In our task, people heard sentences while looking at a computer screen that showed a number of different objects. A small camera below the screen was used to work out where the person was looking. The figure below shows the performance of a group of Oxford University undergraduates on our test. In a neutral sentence such as “Joe chose the button”, the students tended to look at objects that sounded like the words they were hearing. In this case, they would look at the butter. The effect would only last for a fraction of a second because once they’d heard the whole word, they knew that it wasn’t “butter” after all and would look away again. Nevertheless, their eye-movements showed that, for that split second, they thought that the speaker was perhaps going to say “butter”.
Crucially, however, this effect disappeared if they heard “Sam fastened the button”. We called this the constraining condition because the sentence context constrained the possible words that could be referred to. In this example, the listeners were able to use the context of the sentence and their knowledge of fastenable and non-fastenable objects to rule out the possibility that the word could be “butter” – and so they didn’t look at the butter any more than they looked at the other objects.
Our prediction, based on the weak central coherence account, was that children with autism would fail to show this context effect. In fact, this only turned out to be true of the autistic children who also had language difficulties. In the figure below, this is shown by the orange line. These kids would look at the butter even when the sentence was about fastening. In contrast, the autistic children who had age-appropriate language skills (brown line) showed very similar patterns of eye-movements to the typically developing children (dark grey) – and to the Oxford undergraduates!
Interestingly, when we ran the same test with non-autistic children with language impairments (the light grey line), their eye-movements were remarkably similar to those of the autistic kids with language impairment. In other words, difficulties processing language in context were related to children’s language ability, regardless of whether or not they had autism.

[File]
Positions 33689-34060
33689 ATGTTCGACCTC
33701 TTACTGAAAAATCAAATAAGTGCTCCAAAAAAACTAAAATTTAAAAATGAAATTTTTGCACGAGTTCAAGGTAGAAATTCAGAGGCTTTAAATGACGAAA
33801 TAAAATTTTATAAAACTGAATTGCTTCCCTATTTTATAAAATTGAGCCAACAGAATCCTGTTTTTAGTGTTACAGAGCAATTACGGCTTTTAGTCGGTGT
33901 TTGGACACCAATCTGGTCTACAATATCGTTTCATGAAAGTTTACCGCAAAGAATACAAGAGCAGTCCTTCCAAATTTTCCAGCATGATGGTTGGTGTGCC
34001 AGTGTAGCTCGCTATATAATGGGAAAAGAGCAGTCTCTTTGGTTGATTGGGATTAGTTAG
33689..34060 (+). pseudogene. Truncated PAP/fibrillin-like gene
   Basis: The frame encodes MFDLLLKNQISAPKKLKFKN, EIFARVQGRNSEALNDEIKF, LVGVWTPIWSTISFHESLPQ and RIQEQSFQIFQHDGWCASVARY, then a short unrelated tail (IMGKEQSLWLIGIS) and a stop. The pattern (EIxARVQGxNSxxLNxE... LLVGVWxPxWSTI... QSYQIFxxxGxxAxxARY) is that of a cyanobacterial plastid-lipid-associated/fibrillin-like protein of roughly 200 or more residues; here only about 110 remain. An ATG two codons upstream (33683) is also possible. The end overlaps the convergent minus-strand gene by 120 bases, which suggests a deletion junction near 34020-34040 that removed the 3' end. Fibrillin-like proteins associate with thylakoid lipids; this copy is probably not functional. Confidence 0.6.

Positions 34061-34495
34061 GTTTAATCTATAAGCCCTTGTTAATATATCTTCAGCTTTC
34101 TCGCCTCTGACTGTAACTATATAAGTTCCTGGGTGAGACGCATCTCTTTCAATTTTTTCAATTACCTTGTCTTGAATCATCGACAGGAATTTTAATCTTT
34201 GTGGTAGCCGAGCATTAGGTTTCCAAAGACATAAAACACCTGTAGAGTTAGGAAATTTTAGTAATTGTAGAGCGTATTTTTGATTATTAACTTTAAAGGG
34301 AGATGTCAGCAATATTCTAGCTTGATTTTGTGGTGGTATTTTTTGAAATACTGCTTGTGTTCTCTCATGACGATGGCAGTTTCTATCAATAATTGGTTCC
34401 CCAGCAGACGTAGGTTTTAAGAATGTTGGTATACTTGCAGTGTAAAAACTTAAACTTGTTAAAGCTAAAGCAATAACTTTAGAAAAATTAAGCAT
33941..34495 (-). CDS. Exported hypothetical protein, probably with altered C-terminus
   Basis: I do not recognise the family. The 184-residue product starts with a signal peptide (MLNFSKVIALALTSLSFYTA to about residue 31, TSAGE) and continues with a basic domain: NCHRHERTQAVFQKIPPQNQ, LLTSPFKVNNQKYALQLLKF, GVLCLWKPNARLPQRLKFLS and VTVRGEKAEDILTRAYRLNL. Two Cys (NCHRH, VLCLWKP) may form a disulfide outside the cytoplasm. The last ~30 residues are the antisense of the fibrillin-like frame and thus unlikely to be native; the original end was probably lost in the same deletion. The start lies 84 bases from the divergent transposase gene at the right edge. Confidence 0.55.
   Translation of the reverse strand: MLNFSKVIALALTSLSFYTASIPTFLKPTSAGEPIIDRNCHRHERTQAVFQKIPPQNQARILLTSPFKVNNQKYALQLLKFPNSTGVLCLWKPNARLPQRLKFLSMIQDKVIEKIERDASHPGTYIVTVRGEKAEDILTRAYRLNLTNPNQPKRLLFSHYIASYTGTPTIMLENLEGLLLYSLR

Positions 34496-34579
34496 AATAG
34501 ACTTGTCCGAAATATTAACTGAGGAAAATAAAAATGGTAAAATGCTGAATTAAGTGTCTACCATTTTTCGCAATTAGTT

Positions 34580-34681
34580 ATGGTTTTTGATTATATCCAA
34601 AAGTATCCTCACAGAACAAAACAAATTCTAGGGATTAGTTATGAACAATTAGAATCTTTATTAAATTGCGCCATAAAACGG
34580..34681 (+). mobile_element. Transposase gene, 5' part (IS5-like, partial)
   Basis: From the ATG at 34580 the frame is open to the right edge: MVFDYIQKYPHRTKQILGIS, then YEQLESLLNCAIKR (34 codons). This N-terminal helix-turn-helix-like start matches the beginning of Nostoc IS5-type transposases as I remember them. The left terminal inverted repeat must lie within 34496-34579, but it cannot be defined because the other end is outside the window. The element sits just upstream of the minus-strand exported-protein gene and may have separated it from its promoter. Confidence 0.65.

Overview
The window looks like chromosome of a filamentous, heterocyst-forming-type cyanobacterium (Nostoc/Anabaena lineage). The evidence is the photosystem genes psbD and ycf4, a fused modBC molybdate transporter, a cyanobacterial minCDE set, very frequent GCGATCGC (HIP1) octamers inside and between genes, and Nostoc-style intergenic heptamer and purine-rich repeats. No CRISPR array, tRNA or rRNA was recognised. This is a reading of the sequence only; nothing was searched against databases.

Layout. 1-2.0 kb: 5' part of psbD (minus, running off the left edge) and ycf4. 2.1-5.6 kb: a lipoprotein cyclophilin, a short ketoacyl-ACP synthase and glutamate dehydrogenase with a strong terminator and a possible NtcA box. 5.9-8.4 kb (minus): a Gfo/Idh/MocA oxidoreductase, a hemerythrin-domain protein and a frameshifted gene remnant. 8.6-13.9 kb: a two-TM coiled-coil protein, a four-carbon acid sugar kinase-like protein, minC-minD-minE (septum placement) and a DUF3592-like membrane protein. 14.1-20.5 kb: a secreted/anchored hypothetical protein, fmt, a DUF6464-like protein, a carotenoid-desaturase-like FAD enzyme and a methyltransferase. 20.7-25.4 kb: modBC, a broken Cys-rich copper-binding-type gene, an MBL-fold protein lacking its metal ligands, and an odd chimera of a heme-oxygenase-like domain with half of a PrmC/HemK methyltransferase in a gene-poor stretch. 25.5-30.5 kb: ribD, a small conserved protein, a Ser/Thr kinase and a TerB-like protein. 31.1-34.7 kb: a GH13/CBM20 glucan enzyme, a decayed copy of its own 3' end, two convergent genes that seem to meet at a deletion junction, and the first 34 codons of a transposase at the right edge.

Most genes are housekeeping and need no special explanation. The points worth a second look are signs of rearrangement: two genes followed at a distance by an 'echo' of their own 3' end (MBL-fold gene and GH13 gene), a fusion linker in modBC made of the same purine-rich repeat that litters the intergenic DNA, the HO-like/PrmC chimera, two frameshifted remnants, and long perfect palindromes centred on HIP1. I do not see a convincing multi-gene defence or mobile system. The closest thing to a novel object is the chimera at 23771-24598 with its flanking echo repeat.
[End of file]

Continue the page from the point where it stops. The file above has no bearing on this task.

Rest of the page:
We also included a few checks to make sure the children knew and understood all the words. For example, when there actually was a button on the screen, all of the kids looked at it straight away on hearing the word “fastened”. So we can be confident that they knew what the word meant and that group differences in eye-movements were just down to their ability to use the sentence context.
In line with the weak central coherence account, we’d predicted that insensitivity to context would be an autism-specific phenomenon. But it turned out to be related to children’s language ability, irrespective of their diagnosis. With a bit of hindsight, our results actually make quite a lot of sense. After all, as Frith herself argued, the ability to make use of context is critical to language comprehension. So perhaps we should have expected a link between difficulties in using context and language impairment.
More generally, these findings highlight the need to consider individual differences within autism and not just look at group averages, assuming that everyone with autism is the same. They also highlight the importance of looking at the overlap between autism and other developmental disorders. In particular, they provide further evidence relating to the ongoing debate surrounding similarities between language difficulties affecting children with and without autism.
Jon Brock, Courtenay Frazier Norbury, Shiri Einav, & Kate Nation (2008). Do individuals with autism process words in context? Evidence from language-mediated eye-movements Cognition DOI: 10.1016/j.cognition.2008.06.007